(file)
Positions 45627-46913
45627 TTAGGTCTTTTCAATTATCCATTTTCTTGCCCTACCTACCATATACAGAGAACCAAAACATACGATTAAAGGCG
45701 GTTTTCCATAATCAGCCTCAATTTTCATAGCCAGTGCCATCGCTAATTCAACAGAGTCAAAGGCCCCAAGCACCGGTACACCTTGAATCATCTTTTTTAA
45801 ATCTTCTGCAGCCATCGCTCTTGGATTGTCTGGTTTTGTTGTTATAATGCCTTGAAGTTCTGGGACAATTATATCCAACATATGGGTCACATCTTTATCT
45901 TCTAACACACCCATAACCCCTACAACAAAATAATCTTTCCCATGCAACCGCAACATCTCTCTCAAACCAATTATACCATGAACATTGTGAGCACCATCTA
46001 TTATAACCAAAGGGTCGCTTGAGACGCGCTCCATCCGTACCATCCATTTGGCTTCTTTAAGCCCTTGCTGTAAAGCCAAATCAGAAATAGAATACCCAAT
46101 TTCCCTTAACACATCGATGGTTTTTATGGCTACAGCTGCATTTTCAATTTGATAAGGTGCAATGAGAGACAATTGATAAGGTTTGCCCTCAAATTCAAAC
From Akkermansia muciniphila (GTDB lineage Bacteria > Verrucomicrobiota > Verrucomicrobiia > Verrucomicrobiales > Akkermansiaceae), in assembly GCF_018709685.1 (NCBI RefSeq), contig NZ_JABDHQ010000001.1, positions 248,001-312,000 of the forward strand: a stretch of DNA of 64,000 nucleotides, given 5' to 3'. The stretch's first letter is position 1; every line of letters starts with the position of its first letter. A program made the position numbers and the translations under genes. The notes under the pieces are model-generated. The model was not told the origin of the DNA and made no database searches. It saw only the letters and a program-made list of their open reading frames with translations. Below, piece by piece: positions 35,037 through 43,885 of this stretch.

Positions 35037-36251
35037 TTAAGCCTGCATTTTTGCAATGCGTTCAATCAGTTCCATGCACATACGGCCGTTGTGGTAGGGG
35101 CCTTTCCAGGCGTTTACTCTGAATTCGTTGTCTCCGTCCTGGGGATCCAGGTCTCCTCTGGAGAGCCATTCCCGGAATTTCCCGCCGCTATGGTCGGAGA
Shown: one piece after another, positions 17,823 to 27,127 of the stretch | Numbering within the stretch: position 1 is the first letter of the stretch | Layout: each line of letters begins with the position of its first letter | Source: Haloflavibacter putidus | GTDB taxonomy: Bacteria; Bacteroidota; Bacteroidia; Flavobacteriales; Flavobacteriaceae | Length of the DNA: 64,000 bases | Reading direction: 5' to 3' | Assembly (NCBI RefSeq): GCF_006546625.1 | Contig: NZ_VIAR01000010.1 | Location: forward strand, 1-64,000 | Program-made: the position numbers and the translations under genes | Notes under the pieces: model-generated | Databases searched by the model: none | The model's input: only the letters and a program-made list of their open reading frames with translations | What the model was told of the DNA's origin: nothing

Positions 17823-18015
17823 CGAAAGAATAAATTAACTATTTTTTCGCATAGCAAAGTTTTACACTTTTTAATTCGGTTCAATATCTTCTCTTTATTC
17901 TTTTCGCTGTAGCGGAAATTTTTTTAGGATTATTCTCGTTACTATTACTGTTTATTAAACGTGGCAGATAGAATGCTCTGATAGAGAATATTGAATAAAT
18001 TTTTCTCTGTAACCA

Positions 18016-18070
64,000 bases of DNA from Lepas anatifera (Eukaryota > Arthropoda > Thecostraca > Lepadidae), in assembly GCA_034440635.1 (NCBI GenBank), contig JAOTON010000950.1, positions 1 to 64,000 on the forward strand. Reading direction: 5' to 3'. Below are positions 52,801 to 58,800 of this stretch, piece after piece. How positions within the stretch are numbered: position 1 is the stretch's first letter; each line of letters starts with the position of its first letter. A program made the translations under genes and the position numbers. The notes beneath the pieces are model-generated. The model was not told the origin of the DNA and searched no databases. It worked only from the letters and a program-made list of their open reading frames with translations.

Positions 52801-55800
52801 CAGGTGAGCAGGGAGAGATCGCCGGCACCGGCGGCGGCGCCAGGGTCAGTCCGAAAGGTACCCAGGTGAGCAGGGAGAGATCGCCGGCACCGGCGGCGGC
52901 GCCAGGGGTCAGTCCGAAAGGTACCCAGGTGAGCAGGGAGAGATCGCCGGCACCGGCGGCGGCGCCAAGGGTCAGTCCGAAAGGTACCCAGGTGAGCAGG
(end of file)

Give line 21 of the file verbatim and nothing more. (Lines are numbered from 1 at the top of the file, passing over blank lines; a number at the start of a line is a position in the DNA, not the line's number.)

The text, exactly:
52901 GCCAGGGGTCAGTCCGAAAGGTACCCAGGTGAGCAGGGAGAGATCGCCGGCACCGGCGGCGGCGCCAAGGGTCAGTCCGAAAGGTACCCAGGTGAGCAGG